Then after some friends and family told me how much they liked the paintings too I wondered if other people would feel the same way.  So I painted up a bunch of them, entered my first little art show in 2009 and the mini paintings just took off.  From there I entered bigger shows and then approached my first store.  After that other stores and galleries started to find me.

I kept careful sales records over the years and one day I realized that the quantity of paintings was really mounting up.  At that point I had reached about 5,000 paintings.  From then on I kept an ongoing count.  When I hit around 19,000 painting I got curious about the World's Records on paintings.  I didn't find a lot of records in the field and the ones I found I realized I could beat.  I decided that I would go for a record when I hit 20,000 paintings because it sounded like a nice round number.  It wasn't easy to get that record.  I didn't just call up people and say, "Hey send over that certificate OK?  Ok then, bye."  I had to take photos and do pages of descriptions and make videos and hire an attorney and an accountant.  Each round of requirements met was followed by another round.  I jumped through many hoops.  But this was as it should be.  It shouldn't be easy - records needs to be provable or else everyone would be doing this, right?  So the hoops I was jumping through were comforting in a way, although time-consuming.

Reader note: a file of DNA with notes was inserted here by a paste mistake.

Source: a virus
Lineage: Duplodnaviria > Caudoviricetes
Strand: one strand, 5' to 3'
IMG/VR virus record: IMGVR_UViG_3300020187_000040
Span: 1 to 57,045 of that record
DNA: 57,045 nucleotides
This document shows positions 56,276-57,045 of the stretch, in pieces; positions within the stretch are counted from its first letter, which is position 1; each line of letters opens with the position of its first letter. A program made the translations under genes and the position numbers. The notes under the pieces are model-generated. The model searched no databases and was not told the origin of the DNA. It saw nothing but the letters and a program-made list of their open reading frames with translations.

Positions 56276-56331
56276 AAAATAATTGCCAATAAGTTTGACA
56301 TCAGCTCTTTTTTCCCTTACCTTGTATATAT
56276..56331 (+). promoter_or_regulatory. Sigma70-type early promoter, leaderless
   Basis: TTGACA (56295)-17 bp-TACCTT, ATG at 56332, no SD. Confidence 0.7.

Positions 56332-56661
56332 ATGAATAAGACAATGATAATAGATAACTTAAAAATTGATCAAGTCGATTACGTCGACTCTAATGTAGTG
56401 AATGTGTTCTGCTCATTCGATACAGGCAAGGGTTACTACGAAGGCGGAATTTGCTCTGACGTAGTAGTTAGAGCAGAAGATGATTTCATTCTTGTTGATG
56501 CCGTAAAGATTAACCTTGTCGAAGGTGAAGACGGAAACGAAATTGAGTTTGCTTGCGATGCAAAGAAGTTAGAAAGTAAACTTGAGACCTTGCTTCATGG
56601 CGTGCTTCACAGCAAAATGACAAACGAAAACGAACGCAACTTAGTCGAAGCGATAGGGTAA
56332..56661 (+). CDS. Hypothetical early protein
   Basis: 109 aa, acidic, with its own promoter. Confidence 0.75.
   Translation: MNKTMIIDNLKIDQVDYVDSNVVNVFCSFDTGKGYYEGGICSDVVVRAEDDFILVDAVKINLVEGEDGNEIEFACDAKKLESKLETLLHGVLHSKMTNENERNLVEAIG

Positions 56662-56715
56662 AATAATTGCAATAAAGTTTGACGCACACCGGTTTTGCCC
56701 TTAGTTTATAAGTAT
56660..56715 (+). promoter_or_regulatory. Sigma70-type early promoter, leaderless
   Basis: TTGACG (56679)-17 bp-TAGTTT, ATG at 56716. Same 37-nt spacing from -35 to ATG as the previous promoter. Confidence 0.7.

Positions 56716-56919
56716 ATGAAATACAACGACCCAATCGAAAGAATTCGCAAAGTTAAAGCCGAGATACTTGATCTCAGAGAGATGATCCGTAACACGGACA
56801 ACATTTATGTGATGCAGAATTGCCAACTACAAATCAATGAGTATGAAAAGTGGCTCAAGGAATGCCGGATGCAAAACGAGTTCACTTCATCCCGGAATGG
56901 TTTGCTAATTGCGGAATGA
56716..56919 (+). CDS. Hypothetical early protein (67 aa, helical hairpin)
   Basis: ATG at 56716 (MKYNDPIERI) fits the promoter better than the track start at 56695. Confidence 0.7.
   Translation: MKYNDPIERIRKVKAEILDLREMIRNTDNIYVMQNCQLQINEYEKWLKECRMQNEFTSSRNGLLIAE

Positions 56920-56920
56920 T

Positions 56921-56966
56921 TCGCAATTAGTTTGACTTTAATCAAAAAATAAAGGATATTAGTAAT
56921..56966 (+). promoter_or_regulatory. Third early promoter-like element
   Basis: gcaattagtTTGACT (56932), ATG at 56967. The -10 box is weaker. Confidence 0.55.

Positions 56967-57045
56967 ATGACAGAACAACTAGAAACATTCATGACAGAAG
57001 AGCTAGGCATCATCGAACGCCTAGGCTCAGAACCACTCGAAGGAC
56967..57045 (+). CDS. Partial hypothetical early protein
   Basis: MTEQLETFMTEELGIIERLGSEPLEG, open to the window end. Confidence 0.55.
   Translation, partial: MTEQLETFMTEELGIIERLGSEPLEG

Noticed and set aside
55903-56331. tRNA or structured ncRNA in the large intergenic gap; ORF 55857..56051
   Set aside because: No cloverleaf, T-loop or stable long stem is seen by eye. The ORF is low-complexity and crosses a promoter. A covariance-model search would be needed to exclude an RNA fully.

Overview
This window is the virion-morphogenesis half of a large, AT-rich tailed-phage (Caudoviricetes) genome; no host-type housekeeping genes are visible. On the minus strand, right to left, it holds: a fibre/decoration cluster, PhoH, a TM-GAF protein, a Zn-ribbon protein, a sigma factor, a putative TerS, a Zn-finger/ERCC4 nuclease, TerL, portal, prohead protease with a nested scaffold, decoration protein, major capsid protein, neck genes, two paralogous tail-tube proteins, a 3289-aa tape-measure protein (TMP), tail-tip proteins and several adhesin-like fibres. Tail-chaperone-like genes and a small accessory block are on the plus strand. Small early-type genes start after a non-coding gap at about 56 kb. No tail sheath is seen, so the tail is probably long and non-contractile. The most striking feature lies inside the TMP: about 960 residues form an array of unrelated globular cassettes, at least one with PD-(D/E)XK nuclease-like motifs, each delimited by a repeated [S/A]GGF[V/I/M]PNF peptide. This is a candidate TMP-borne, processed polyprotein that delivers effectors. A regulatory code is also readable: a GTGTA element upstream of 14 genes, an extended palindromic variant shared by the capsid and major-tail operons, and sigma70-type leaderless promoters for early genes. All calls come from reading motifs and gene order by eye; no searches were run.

Then one day it just happened very suddenly.  The record was announced and put up on the website and announcements were made before I even knew it was happening.  A large framed certificate showed up at my door the next day and a whirlwind followed.  A slew of fun if not slightly embarrassing interviews ensued.  Truth be told it was a bit of a relief when it all mostly died down. (it's actually still going on but it's under control now - thank God)   It was a hoot while it lasted though.